Miniature Mediterranean Donkeys
Miniature Mediterranean Donkeys are a naturally small donkey that originated on Sicily and Sardinia. They are not true genetically dwarf animals, nor has man purposely bred them down in size from regular donkeys. They appear to be the result of insular dwarfism, a term used by biologists and paleontologists to describe island animals that naturally shrink in size due to their genetics being isolated and the benefits smaller animals would have over larger ones where food may be limited (thus perpetuating the smaller animals for future breeding populations.) Other examples of this phenomena are breeds of miniature cattle and sheep from the UK, the dwarfed sauropod dinosaurs of former islanded Germany, the now extinct dwarf elephant of the Mediterranean islands, and the also extinct "hobbit people" of the Indonesian islands.
Miniature donkeys have an ideal measurement of 30-34 inches at their shoulders, a size not dissimilar to miniature horses. They come in several colors including light dun, dun, dark dun, light gray dun, dark gray dun, brown, light brown, dark brown, sorrel, light sorrel, dark sorrel, brown-black, black, white, cream, piebald, and skewbald. The latter two colors are white with darker spotting. They can live past forty years of age if taken care of properly and Jennets can get pregnant as early as nine months of age, but breeding is strongly discouraged until the Jennet is at least three years of age when she is fully done maturing and growing. This avoids difficult calving, clueless mothering, and some other health problems. They can continue to bare offspring into their twenties.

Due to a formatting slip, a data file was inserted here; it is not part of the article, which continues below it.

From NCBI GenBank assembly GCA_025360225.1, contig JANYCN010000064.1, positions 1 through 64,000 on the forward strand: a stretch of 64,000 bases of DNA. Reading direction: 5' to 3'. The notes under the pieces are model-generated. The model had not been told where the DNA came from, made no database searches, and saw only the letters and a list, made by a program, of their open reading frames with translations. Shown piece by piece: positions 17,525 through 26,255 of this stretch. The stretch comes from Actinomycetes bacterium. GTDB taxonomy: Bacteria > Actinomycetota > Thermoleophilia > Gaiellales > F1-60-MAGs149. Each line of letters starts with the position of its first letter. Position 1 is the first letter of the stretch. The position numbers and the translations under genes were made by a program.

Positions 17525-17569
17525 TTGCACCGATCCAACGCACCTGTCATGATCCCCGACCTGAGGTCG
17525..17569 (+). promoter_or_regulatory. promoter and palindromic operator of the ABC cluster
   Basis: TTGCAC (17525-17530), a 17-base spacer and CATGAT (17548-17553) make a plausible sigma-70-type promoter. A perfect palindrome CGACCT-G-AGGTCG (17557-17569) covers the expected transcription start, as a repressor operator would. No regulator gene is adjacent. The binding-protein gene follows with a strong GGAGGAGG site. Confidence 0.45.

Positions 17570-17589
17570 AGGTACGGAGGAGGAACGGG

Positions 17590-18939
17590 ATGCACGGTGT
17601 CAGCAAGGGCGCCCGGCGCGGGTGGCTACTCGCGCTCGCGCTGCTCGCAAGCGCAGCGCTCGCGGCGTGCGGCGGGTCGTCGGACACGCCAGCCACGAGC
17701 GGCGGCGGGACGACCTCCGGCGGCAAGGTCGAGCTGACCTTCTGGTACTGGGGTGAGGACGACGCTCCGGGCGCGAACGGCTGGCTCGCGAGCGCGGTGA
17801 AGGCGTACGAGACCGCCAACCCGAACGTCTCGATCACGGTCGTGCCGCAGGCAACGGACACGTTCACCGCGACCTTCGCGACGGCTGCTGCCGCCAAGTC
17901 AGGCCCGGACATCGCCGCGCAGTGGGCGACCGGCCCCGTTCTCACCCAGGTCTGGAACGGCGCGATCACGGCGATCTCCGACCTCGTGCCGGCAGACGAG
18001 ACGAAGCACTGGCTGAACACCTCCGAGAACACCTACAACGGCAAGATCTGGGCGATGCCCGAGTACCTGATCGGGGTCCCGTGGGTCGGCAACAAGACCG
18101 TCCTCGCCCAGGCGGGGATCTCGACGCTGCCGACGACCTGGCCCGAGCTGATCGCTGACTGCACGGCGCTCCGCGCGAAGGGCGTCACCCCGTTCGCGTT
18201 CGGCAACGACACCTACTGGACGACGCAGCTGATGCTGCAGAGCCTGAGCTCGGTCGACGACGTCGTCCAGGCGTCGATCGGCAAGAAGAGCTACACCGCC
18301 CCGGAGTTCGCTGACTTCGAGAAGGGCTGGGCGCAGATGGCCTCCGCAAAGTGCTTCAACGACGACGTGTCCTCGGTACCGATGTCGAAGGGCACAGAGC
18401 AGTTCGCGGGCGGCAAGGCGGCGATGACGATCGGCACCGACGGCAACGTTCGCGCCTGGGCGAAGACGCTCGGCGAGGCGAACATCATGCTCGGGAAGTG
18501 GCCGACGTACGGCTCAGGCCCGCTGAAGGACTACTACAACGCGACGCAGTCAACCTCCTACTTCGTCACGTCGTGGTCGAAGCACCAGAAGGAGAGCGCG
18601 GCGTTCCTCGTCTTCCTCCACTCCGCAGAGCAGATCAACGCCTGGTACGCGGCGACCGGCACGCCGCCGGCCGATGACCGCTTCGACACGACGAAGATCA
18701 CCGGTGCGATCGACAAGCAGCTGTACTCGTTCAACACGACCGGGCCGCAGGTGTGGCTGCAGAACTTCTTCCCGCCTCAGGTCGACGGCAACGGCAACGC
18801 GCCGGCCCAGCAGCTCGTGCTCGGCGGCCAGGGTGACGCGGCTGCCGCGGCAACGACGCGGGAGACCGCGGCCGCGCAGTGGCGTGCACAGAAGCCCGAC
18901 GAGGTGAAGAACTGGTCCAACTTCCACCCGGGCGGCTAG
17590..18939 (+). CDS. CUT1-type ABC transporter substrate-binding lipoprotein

In the 18th century (and likely a good deal before) miniature donkeys were brought into peasant homes and hooked up to grinding stones which they would push to help produce flour. Today miniature donkeys can be bred for jobs including being pets, pack, show, cart, riding (for small children) and occasionally one may be employed guarding other livestock. Their docile personalities and gentle intelligence make them ideal for working with people and children. However they are herd animals by nature and demand not only lavished attention from their adoring owners but also the companionship of other donkeys. Males are usually gelded (the equine equivalent of neutering) to make better pets unless they're being held back to breed.
The miniature donkey is much loved by many American and UK enthusiasts, as well a few scattered among the world, but they are nearly extinct in their native Sardinia and Sicily. The donkeys that remain are mostly animals with poor conformation. It's lucky that in 1929 a man by the name of Robert Greene had 25-30 of these donkeys shipped to the US to live and breed on his stud farm in New Jersey. Since then at least 500 of these American bred donkeys have been shipped to the UK and likely many others have found residence across the globe. Unlike so many other miniature livestock breeds the miniature donkey doesn't appear to have ever been under the threat of worldwide extinction. If anything they are gaining in popularity because of their suitability as pets and companion animals.
A Note of Thanks
All images used in this article are courtasey of Easy Acres Farm in Kentucky.